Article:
Adhesion Forces

Three primary adhesive forces are responsible for the aggregation of aerosols: van der Waals, electrostatic, and capillary [232,261] (Fig. 9). For dry powders, all three forces may play important roles. Interactions between particles in suspension include only van der Waals and electrostatic forces.

Figure 9 Comparison of primary adhesion forces between aerosol particles. (Reprinted from Ref. 261. Courtesy of Marcel Dekker, Inc.).

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Figure 9 Comparison of primary adhesion forces between aerosol particles. (Reprinted from Ref. 261. Courtesy of Marcel Dekker, Inc.).

The van der Waals (VDW) attractive forces are the principal forces between dry, noncharged spherical aerosol particles [262] and may reduce stability and cause flocculation of suspended particles. The VDW forces arise from the attractive forces between permanent dipoles (Keesom forces), induced dipoles (London forces), and dipole-induced dipoles (Debye forces). For nonpolar or slightly polar compounds, the force of attraction between two particles with diameter d separated by a distance h (where h < d) is:

where the Hamaker constant, A, is dependent on the particle surface chemistry and surface roughness, the fluid surrounding the particles, and the separation distance between the particle surfaces [263,264].

Two types of electrostatic forces are important for small particles: the electrostatic image (coulomb) force and the electric double-layer force. Electrostatic forces can accumulate during particle formulation and/or use in an inhaler [265]. However, it has been shown that electrostatic forces do not play an important role in the adhesion of dry uncharged particles, since VDW forces dominate [266]. In addition, large nonequilibrium charges on dry particles are necessary for electrostatic forces to become significant. Suspended particles can acquire a surface charge by interactions with molecules such as surfactants, the suspending liquid, and water.

Coulomb forces result from the interaction between a charged surface and another charged or neutral surface. These forces can be attractive or repulsive, depending on the charge of each surface, and are relevant for particles with diameters larger than 5 mm [267]. For two-point electric charges separated by a distance h, Coulomb's Law gives:

where qj and q2 are the electric charges on the particles and e0 is the dielectric constant of the medium. For particles in contact, with h ! d:

where sj and s2 are the surface charge densities of the particles and d is the diameter of the particles.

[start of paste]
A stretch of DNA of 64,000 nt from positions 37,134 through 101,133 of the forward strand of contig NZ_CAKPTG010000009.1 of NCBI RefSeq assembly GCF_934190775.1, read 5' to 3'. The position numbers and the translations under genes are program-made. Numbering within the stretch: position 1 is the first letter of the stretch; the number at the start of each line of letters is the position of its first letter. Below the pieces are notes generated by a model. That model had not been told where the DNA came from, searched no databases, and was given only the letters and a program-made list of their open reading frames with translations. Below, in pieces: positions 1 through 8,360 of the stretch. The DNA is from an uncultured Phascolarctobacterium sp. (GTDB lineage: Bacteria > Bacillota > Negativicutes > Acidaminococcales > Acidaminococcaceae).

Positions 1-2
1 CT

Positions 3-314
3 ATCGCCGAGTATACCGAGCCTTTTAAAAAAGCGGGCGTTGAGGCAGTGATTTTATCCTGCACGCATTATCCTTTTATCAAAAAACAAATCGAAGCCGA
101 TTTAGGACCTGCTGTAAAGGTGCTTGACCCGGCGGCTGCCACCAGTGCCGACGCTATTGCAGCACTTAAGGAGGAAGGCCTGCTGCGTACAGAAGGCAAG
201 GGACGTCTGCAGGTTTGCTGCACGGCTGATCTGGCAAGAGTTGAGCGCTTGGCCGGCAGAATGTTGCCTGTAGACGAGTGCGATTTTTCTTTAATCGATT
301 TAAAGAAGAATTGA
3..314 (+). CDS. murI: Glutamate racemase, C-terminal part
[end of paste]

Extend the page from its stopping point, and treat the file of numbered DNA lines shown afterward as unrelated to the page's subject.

Electric double-layer forces result from the contact between two compounds of different contact potential. In a dry environment, electric double-layer forces are only significant for particles less than 5 mm in diameter [267]. Lewis acid-base interactions, determined by the chemical composition of the surface, may be used to alter the adhesion of particles. However, if capillary bridges are present between the particles in a dry environment, electric forces cannot develop [268]. For particles in suspension, the electric double layer forms when counterions in the solution balance the charge on the particle surface. The resultant forces are important for the stability of colloidal systems [255]. Two similarly charged surfaces will repel each other unless the distance between the surfaces is decreased to a critical distance, whereupon the surfaces will become adherent [255].

Capillary forces develop when liquid bridges are formed in small gaps between two surfaces. Above a critical relative humidity, capillary forces are the dominant attractive force between aerosol particles [269,270]. The magnitude of this force depends on other parameters as well, such as particle surface chemistry and size. For two particles attached by a liquid bridge, the adhesive force is [260]:

where R is the radius of the particles and gL is the liquid surface tension.

Coping with Asthma

Coping with Asthma

If you suffer with asthma, you will no doubt be familiar with the uncomfortable sensations as your bronchial tubes begin to narrow and your muscles around them start to tighten. A sticky mucus known as phlegm begins to produce and increase within your bronchial tubes and you begin to wheeze, cough and struggle to breathe.

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